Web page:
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Re: Easier SPARQL queries of ordered lists? (Simple List Conventions)

From: David Booth <david@dbooth.org>
Date: Thu, 16 Apr 2015 01:02:00 -0400
Message-ID: <552F4248.4010602@dbooth.org>
To: Sebastien Ferre <Sebastien.Ferre@irisa.fr>, semantic-web@w3.org
Hi Sebastien,

The Jena ARQ library actually provides a SPARQL extension, implemented 
as a "magic property", that gives exposes the ordering of elements in an 
rdf:List so that they can be returned from a SPARQL query in order. 
There is an example in the Simple List Conventions document:
http://goo.gl/8PNuAG#heading=h.f03x3eaqzz3a
It would be nice if a capability like that -- or some other improved 
support for lists -- were a part of standard SPARQL, but it is not. 
That's why I've written up the Simple List Conventions.

FYI, I have added an example that compares the Simple List Conventions 
with the Ordered List Ontology (OLO):
http://goo.gl/8PNuAG#heading=h.ei3lksj4vzki

Thanks,
David Booth

On 04/14/2015 09:59 AM, Sebastien Ferre wrote:
> Hi,
>
> On 04/14/2015 11:07 AM, David Booth wrote:
>> rdf:Lists are a pain for SPARQL queries, because it's hard to retain the
>> list ordering when querying, even if it is possible[1].  To work around
>> this problem, some list ontologies have been created[2][3], but I find
>> them overly verbose for routine use.  The Jena ARQ library also has a
>> feature that helps[4], but it is not standard SPARQL.
>
> I can only agree with the need for better query notations for lists
> and collections, and in fact more generally for any RDF structure based
> on blank nodes.
>
>> I'd like to propose a simpler convention that encodes each item as a
>> (value index) pair, and a simple vocabulary to go with it.  For example,
>> instead of writing this:
>>
>>    PREFIX : <http://example/>
>>    :jane :likes (
>>          "bananas"
>>          "apples"
>>          "oranges"
>>          ) .
>>
>> each item would have an explicit index, like this:
>>
>>    PREFIX : <http://example/>
>>    :jane :likes
>>          ( "bananas" 0 ) ,
>>          ( "apples"  1 ) ,
>>          ( "oranges" 2 ) .
>>
>> which can be easily queried like this, retaining order:
>>
>>    SELECT DISTINCT ?item {
>>      :jane :likes ( ?item ?index ) .
>>    } ORDER BY ?index
>
>
> The first thing that pops to my mind is that you could use
> containers to get the same result with standard notations,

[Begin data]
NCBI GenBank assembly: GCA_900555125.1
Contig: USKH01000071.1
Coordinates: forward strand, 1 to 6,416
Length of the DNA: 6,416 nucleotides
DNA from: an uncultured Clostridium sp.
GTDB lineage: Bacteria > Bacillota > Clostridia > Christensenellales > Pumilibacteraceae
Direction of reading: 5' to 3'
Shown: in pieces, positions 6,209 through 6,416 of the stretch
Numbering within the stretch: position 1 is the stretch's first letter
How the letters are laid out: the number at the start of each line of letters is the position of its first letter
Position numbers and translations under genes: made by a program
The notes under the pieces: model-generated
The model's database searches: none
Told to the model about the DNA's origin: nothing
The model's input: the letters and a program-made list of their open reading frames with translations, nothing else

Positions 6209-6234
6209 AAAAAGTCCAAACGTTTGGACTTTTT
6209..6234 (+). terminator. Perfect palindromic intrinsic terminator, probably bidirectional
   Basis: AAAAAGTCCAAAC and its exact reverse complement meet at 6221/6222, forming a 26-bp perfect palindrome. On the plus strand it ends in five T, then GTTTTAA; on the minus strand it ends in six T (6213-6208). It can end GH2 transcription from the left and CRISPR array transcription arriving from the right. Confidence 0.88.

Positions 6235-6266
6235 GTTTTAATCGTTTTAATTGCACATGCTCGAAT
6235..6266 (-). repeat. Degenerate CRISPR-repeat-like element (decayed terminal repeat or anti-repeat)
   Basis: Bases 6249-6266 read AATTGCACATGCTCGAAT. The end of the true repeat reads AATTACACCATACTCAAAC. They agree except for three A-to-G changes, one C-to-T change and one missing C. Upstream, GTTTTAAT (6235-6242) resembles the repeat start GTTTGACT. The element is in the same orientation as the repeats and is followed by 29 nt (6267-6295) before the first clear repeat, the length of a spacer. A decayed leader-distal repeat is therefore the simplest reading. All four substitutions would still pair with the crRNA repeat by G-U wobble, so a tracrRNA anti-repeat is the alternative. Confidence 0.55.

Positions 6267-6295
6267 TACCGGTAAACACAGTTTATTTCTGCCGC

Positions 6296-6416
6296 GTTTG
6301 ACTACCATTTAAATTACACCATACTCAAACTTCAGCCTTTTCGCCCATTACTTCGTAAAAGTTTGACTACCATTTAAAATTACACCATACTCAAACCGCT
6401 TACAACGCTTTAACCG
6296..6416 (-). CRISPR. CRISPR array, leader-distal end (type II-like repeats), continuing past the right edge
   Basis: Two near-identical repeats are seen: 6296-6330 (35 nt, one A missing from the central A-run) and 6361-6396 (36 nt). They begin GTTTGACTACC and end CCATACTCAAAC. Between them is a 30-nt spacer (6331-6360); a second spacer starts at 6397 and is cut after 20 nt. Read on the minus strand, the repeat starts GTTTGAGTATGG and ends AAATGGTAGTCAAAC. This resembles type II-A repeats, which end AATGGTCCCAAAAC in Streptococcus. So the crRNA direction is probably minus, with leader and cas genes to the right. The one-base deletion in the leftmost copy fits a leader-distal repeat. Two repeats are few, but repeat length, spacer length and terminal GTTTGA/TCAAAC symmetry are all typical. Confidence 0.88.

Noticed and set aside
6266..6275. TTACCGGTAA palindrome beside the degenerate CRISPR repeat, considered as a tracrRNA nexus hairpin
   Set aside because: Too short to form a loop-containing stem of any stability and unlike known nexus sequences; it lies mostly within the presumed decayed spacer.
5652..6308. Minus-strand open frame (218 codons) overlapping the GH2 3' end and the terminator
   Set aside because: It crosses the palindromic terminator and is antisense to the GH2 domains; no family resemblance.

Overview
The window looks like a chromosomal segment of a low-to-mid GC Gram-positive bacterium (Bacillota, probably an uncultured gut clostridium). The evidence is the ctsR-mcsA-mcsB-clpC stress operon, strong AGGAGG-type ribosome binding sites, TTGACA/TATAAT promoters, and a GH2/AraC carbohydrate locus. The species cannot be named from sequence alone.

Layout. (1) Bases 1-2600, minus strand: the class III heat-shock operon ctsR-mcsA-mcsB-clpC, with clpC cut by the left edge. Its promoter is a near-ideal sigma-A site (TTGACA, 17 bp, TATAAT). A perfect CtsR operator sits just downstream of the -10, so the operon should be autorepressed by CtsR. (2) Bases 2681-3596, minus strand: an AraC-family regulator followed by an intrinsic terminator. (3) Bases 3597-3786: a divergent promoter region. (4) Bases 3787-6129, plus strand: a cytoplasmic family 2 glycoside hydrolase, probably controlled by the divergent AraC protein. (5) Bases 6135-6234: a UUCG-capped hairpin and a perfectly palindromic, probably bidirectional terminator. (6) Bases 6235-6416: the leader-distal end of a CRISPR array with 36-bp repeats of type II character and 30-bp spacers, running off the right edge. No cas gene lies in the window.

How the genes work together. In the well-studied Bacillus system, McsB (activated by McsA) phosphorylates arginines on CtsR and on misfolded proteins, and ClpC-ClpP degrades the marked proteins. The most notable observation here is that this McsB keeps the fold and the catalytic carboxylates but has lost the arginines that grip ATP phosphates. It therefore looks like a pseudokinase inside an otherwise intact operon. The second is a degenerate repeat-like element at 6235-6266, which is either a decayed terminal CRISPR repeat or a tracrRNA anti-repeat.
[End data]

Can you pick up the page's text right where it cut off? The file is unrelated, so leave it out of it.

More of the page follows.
> only assuming a function to get the index of the rdf:_n
> properties.
>
> # description
> :jane :likes
>       [ rdf:_1 "bananas" ;
>         rdf:_2 "apples" ;
>         rdf:_3 "oranges" ] .
>
> # query
>
> SELECT DISTINCT ?item WHERE {
>     :jane :likes [ ?rdf_n ?item ] .
> } ORDER BY (index(?rdf_n))
>
>
> However, the annoying thing with your notation and mine is that
> indices have to be given explicitly, which is both tedious and
> unreliable, especially when deleting and inserting elements in
> lists. Ideally, the indices should come for free.
>
> Why not imagine a "list element pattern" as an extension of SPARQL,
> like the following with the obvious meaning ?
>
>     ?item in ?list at ?index .  (or any syntactic alternative)


>
> It would be a kind of implicit triple pattern
> relating a list, an item of the list, and its position in the list.
> On your example:
>
> SELECT DISTINCT ?item WHERE {
>     :jane :likes ?list .
>     ?item in ?list at ?index
> } ORDER BY ?index
>
>
> My two cents,
>
> Sébastien Ferré
>
>
>
>> References
>> 1. Standard SPARQL query of rdf:List that retains list order:
>> http://stackoverflow.com/questions/17523804/is-it-possible-to-get-the-position-of-an-element-in-an-rdf-collection-in-sparql/17530689#17530689
>>
>>
>>
>> 2. Ordered List Ontology:
>> http://smiy.sourceforge.net/olo/spec/orderedlistontology.html
>>
>> 3. Collections Ontology:
>> http://www.essepuntato.it/lode/owlapi/http://purl.org/co/
>>
>> 4. Jena ARQ list:index example:
>> http://stackoverflow.com/questions/17523804/is-it-possible-to-get-the-position-of-an-element-in-an-rdf-collection-in-sparql/17528290#17528290
>>
>>
>>
>>
>
>
>
>
Received on Thursday, 16 April 2015 05:02:29 UTC

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